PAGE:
This is a very dark joke! When you were describing the tree of cunts, I remembered how I was sitting and talking with my father once. I found this picture in our family photo album, which depicted some unfamiliar women, and I wanted to ask him about them. When I did, he couldn't remember who they were. He could only remember their father's names (patronyms). But it was impossible to recall their actual names. 

Sasha Huber 

I think in some African countries, there is not the patriarchy, but a matriarchy in which the women are those who are leading. And there, the oral transmission of family members and stories is passt down from generation to generation. It is interesting and what I feel a lot: it is an important work when one engages with these histories so that they dont get lost. And I think art can be a good way of helping this. Usually there is one person in each family who is interested in family history and ancestry, it is not an artist in that sense but anyhow it is the person who keeps the family together well. And usually when that person dies, someone else should be interested in it and continue. It is in the interest of the families to make sure that there is someone who is going to do that. I have worked with family members. For example, my mother suddenly sent me three short stories explaining, kind of anecdotes of family members. Shes 81, shes now the eldest, and she feels that I value these histories so she shares them with me. I call them micro histories, those family histories.

 

I also remember that Katya was expressing her difficulties with all these categories of people through different races etc. I also find it problematic. There is this book, "The Mismeasure of Man" by Stephen Jay Gould in which it is explained how scientific racism was invented to create categories, and to try to figure out which race was the most intelligent one, and convince that the white race stands above, and blacks are inferior and everything in between. It is a huge mistake that happened with these pseudo sciences and it takes so much energy to try to correct that mistake. That is also why I engage with the Demounting Agassiz campaign because it focuses on one of the persons with responsible and highlights that history. This helps me to understand why we still have these problems with racism today and that’s why anti-racism is so important today as it actively helps to tackle racism. Art reflects our humanity. I heard that recently and I feel that it is very true.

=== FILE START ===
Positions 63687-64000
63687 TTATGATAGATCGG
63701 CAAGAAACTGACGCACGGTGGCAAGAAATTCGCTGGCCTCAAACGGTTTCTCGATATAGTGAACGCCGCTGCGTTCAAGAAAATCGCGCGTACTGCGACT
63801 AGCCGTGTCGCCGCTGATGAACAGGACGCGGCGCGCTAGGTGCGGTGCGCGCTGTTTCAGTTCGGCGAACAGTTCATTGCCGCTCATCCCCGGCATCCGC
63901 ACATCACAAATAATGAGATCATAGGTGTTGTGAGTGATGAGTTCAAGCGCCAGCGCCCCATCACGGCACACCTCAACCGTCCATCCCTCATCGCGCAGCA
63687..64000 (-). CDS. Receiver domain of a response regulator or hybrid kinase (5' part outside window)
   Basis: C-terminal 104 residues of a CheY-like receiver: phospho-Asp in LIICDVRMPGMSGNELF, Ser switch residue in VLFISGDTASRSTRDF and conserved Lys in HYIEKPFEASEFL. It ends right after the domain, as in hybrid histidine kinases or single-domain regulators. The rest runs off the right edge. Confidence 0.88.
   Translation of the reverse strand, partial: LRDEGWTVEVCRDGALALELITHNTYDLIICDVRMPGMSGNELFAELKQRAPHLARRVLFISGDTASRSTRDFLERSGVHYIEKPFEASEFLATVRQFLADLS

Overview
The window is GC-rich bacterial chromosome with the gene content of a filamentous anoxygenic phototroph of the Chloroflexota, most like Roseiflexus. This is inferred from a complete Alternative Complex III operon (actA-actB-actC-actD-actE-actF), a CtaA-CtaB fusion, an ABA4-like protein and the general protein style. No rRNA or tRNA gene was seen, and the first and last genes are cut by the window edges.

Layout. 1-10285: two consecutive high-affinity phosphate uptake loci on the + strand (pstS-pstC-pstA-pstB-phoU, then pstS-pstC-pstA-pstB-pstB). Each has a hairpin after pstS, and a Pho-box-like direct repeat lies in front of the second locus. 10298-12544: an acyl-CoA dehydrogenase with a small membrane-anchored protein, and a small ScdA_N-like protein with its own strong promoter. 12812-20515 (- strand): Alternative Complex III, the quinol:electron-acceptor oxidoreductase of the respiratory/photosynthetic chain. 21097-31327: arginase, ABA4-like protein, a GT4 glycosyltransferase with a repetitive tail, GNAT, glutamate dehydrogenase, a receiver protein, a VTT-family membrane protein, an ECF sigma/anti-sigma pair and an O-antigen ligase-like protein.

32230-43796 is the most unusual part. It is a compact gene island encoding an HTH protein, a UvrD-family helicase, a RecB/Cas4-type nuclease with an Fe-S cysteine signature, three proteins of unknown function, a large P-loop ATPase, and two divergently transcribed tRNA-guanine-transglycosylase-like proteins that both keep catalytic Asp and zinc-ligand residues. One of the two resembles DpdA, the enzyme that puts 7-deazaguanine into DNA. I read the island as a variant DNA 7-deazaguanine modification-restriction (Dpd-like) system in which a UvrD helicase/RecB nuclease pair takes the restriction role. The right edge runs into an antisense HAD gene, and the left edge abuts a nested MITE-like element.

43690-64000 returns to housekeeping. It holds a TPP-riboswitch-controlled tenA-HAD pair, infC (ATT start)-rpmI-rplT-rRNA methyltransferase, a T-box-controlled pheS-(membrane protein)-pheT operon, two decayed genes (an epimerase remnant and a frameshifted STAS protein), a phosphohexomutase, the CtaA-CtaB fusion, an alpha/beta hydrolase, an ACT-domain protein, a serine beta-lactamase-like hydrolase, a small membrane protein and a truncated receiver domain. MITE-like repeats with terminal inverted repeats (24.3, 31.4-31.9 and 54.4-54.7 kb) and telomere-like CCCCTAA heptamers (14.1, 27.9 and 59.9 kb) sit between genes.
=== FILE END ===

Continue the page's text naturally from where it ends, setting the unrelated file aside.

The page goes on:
Sasha Huber, Rentyhorn, video, 4:30 min, 2008
Photo by Siro Micheroli. Courtesy of the artist and Museum of Contemporary Art Kiasma

 

In 2007 Hans Fässler founded the Demounting Louis Agassiz campaign addressing the history of this racist scientist from Switzerland, who was a glaciologist and geologist - that is why about eighty places, even on the Moon and on Mars, and more than 7 species are named after him. He was born in 1807 in Switzerland and in 2007 there were celebrations and exhibitions devoted to him, but all of these events completely missed that he was a very influential racist of the XIX century, after he emigrated to the U.S. in 1846.

The idea of the campaign was to rename the Agassizhorn, a mountain in the Swiss Alps, and to name it Rentyhorn. Renty was an enslaved Congolese man. In 1850 Agassiz commissioned photographs of Renty and six further men and women stripped naked from all the sides. With these photographs, which were the first photographic pictures of enslaved people, Agassiz wanted to ‘prove’ the inferiority of black people. The aim was to rename the mountain in Renty’s honour and to those who lived through similar faiths. This story felt very personal to me because in my family we also had enslaved people. The campaign’s founder wrote letters to all needed officials which were met without support. It was then when I decided to take action. I made a sign with the new name and installed it on the peak of the mountain and symbolically renamed the mountain in a physical way. When I made this first reparative intervention, I didnt know that this will become an ongoing, over a decade long project, like a kind of a mission. All the works I made in close cooperation with Hans Fässler as my advisor.

Elena Ishchenko

To comment on this concept of mixed race: I think about an artist group, kreolex.center, that consists of two artists from Kazakhstan - Maria Vilkoviskaya and Ruthia Jenrbekova - who are now based in Vienna. They place the concept of creolity at the core of their artistic and theoretical practices. They think of creolity as a methodology of mixing different heritages that grants an opportunity to be more open to different definitions and take different roles, imaginaries, and identities. Creolity is a method for overcoming the trauma of colonization. Now we are all creole people. I think that it is fascinating how these mixed-race and mixed-identities can become a source for imagination. 

Sasha Huber 

It is interesting that they use the word "creole". As far as I know, creole originally refers to the ethnic groups from the colonial era who originated from West Africa and French colonies.

Maria Sarycheva